With enterprise planning, you're getting the best of both worlds, as enterprise value is highly helpful in ascertaining the market capitalization and the debt (liabilities) of a company under consideration for acquisition.
Factoring in the impact of liabilities of debts and the benefits of cash on hand also paints a more complete picture of a company's value, expressed by enterprise value.
Through that prism, enterprise value is basically the Swiss army knife of company value calculations, and is becoming widely used as a total cost evaluation model for acquiring companies and investors.
An Enterprise Value Example
In a real-world view, an acquiring company would use enterprise value to buy a company, using the equity value of that company, plus any net debt.
Enterprise value (EV) = Equity value (QV) + Net debt (ND)
To provide more clarity, let's say you're not buying a company, but a piece of commercial property - say a building downtown.
The total cost of the building equals $1 million. The total value of the building is also $1 million.
You finance the purchase by borrowing $800,000 from a bank, and put down $200,000 of your own money. Once the purchase is completed, you can say the enterprise value of your new commercial building is $1 million, while your equity value in the property is $200,000.
The enterprise value becomes the combined total of the investment in the building - the bank loan plus your personal down payment, i.e. the debt financed by the bank lender plus the equity provided by you, the buyer.
Note the enterprise value of your new downtown building doesn't change if you opt to add another $100,000 in personal funding, bringing your total down payment to $300,000 and the bank loan amount to $700,000.
While the equity value changes (by adding another $100,000 in personal funds) the enterprise value of the building purchase remains the same.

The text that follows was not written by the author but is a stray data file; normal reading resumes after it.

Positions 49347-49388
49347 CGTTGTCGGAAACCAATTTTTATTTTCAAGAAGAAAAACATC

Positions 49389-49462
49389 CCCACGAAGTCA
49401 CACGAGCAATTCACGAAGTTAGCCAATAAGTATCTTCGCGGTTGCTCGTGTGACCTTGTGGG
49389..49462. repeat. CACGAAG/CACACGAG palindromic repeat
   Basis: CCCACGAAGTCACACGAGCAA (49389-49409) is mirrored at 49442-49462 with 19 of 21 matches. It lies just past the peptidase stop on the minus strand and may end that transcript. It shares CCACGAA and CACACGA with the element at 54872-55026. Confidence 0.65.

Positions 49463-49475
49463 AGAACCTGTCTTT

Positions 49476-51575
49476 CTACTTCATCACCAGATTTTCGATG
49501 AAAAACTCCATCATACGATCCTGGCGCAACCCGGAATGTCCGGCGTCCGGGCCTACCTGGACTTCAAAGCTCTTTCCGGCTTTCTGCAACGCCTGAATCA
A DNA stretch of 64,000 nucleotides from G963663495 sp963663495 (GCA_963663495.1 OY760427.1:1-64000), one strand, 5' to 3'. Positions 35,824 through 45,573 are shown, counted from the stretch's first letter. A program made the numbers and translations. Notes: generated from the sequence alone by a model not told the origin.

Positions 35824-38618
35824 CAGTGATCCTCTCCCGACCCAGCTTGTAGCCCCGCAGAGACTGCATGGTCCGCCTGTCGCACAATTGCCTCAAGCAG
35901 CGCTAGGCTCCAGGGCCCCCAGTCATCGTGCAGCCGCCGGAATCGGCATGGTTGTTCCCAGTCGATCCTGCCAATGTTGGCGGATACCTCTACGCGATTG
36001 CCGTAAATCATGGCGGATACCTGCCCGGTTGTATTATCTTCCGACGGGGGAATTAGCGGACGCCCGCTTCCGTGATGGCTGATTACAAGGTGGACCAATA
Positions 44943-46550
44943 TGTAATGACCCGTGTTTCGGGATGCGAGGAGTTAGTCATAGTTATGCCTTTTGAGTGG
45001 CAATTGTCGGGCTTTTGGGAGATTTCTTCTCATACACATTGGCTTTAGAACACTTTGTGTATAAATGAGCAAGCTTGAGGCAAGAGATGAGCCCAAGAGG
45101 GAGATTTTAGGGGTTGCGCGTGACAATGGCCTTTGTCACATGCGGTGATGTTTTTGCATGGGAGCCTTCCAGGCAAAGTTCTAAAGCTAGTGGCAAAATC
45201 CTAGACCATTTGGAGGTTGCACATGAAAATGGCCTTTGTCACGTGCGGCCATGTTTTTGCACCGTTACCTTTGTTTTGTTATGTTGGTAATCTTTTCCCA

Or, in another example of enterprise value, you're buying a publicly-traded company, as follows:
The company to be purchased has the following financial data sets:
- It has $2 million shares outstanding
- Those shares are currently trading at $10 per share
- The total cash value of the company is $1 million, while its total debt is $200,000
- Using the enterprise value calculation is $2 million times 10, plus $200,000 minus $1 million.
That leads to an enterprise value estimate of $19,200,00.
The Takeaway on Enterprise Value
For companies and investors looking to acquire or take over a company, enterprise value offers a useful tool in gauging the targeted company's value, and calculating what it might take, at a minimum cost, to buy the company.
Thus, acquiring companies benefit in two ways by applying enterprise valuations to a company analysis:
- It calculates what it would take, dollar-wise, to buy up 100% of a company.
- It offers a capital neutral outlook on the targeted company, relative to other companies the buyer may be contemplating.
Taken together, those are valuable estimates any investor can use to make the right call in buying up a company - with a complete look at the entire cost of buying an entire company - or not buying it.